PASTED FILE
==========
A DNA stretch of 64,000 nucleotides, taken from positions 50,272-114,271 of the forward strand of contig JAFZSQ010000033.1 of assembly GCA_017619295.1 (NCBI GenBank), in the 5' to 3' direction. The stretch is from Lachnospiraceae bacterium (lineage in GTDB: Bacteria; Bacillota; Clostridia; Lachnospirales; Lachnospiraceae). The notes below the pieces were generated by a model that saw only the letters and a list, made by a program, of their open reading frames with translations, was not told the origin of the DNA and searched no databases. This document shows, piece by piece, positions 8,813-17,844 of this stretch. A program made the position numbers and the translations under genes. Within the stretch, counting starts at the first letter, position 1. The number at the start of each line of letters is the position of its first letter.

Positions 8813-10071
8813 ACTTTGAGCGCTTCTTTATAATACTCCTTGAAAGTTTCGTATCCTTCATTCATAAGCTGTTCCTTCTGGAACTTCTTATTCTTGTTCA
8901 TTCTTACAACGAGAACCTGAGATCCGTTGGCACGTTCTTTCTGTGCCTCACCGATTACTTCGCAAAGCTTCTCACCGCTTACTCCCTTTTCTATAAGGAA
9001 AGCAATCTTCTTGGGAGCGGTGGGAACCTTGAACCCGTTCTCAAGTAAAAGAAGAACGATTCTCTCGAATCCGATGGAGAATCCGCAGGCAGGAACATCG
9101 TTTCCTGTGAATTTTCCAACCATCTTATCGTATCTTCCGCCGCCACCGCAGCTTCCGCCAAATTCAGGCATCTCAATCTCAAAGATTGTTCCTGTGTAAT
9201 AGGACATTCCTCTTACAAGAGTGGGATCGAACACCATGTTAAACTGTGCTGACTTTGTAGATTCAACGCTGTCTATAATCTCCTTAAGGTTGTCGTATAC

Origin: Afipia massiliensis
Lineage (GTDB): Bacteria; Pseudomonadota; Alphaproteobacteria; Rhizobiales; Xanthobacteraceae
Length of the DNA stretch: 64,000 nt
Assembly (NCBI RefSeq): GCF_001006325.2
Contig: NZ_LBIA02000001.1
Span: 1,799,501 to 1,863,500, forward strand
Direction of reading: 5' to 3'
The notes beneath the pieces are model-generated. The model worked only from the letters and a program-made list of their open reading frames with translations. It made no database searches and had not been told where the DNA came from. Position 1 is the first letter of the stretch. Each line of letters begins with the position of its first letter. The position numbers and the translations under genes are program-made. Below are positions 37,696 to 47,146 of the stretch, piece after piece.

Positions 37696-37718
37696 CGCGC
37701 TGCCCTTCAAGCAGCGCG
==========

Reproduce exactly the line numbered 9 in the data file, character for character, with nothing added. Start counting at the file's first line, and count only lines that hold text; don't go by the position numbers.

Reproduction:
Lineage (GTDB): Bacteria; Pseudomonadota; Alphaproteobacteria; Rhizobiales; Xanthobacteraceae